Tyler Kozlowski doesn't need an alarm clock to wake up for morning workouts.
The Brigham Young walk-on freshman, who says he "eats, sleeps and drinks football," has routes running through his head all night.
"I actually have trouble sleeping because all I can think about is football and the plays I have to run," Kozlowski said.
With receivers Michael Reed and Ryan Neeley hampered by injuries this week, Kozlowski has been given a chance to display his fearless pass-catching abilities. The 5-foot-9, 170-pound Illinois native has impressed the coaches with his insatiable appetite to improve.
"He is kind of a football junkie, I would say," BYU coach Bronco Mendenhall said. "He loves the game and he is always studying. He has the mind-set for it, and I think it's his passion. What he lacks in size, he makes up for in heart."
Kozlowski's last name should ring familiar to BYU fans. His father, Glen, was an All-American receiver for the Cougars and played six seasons for the Chicago Bears.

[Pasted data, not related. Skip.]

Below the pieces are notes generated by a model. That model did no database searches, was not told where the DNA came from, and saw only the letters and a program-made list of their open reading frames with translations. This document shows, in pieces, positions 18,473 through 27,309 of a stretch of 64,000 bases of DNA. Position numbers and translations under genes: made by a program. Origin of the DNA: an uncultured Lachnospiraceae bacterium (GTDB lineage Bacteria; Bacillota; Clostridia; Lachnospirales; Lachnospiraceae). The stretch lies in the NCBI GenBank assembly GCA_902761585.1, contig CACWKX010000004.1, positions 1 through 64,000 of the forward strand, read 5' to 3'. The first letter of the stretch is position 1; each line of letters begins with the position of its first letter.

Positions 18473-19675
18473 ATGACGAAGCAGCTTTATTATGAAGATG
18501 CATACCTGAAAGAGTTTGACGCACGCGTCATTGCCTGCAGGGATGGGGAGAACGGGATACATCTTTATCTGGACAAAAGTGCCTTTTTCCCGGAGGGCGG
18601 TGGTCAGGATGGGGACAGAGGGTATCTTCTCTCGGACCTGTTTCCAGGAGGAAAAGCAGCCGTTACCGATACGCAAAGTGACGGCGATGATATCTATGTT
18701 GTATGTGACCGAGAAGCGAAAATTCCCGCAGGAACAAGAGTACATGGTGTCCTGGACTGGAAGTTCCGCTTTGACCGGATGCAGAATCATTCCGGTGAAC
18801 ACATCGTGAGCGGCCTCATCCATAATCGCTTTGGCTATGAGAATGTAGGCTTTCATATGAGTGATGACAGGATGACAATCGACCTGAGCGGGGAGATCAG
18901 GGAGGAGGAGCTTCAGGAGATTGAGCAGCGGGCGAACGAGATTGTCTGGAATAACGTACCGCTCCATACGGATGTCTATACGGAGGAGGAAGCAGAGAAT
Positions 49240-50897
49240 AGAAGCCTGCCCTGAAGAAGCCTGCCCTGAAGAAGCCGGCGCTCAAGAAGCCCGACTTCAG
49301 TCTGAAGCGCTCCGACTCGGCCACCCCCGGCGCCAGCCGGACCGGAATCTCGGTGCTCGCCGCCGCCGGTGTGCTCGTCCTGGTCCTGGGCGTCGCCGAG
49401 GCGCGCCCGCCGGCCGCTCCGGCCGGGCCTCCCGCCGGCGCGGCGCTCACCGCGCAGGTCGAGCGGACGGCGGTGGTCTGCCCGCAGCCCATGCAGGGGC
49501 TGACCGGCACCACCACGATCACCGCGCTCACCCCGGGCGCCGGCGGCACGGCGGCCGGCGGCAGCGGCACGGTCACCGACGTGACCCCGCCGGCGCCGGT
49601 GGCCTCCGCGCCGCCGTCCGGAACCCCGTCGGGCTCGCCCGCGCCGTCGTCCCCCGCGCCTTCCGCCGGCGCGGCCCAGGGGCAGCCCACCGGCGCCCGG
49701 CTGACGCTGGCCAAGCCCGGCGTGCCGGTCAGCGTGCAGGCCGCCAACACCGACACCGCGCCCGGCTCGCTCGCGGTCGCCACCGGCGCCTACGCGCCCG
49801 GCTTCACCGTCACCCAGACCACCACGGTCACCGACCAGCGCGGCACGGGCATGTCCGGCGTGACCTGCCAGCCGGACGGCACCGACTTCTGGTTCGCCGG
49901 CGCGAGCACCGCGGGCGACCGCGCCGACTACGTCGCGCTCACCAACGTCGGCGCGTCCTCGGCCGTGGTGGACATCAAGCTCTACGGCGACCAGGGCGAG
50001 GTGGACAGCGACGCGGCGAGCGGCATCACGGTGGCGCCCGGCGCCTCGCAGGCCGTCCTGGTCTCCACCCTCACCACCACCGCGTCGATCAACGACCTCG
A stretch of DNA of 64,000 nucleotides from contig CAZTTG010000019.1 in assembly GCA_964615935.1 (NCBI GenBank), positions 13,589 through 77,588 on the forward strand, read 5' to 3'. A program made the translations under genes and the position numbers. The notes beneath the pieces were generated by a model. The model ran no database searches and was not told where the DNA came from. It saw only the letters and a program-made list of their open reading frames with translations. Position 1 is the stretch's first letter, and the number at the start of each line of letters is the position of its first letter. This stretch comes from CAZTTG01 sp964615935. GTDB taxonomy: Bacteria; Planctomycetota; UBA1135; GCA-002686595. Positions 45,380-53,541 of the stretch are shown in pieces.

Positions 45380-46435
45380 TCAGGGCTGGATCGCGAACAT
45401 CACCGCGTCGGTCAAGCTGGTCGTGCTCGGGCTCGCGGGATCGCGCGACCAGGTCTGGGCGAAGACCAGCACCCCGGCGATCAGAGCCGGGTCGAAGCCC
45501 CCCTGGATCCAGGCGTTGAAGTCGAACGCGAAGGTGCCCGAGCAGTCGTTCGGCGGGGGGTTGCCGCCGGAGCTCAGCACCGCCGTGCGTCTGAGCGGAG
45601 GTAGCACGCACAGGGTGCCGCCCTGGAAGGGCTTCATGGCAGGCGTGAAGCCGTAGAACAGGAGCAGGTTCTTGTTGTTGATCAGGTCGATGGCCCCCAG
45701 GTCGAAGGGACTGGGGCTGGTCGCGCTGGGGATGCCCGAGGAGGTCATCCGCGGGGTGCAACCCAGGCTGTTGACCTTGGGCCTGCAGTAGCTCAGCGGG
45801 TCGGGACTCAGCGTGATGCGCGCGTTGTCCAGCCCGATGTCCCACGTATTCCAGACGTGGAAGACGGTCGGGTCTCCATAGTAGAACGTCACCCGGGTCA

While some may view a parental legacy as a burden, Kozlowski embraces his lineage. His father coached him throughout his career and instilled his fundamentals and his passion for the game.
I think of it more as an honor to be recognized as Glen Kozlowski's son," Kozlowski said. "I don't really think of it as pressure."
BYU recruited Kozlowski out of high school, but he went to work for Coca-Cola for a year to pay for his LDS Church mission to Brazil. He stocked shelves in the company's Chicago warehouse and drove trucks loaded with soda.
"It's always been a dream of mine to come to BYU," Kozlowski said. "As a little kid I remember watching my dad's highlights and stuff like that."
Although his father might not be able to attend every game because he's coaching a high school team in Chicago, Kozlowski's mother, Julie, already has booked several airline tickets.
"She is kind of my biggest fan. She is just a crazy lady," Kozlowski said. "The moment we step on the field, you will probably hear my mom being the loudest."
Kozlowski realizes BYU loyalists might expect big things from him based on genetics. But he just wants to do whatever is needed for the team to be successful.
"I know I have big shoes to fill with my dad and my last name and stuff," he said. "But I am just trying to make a name for myself."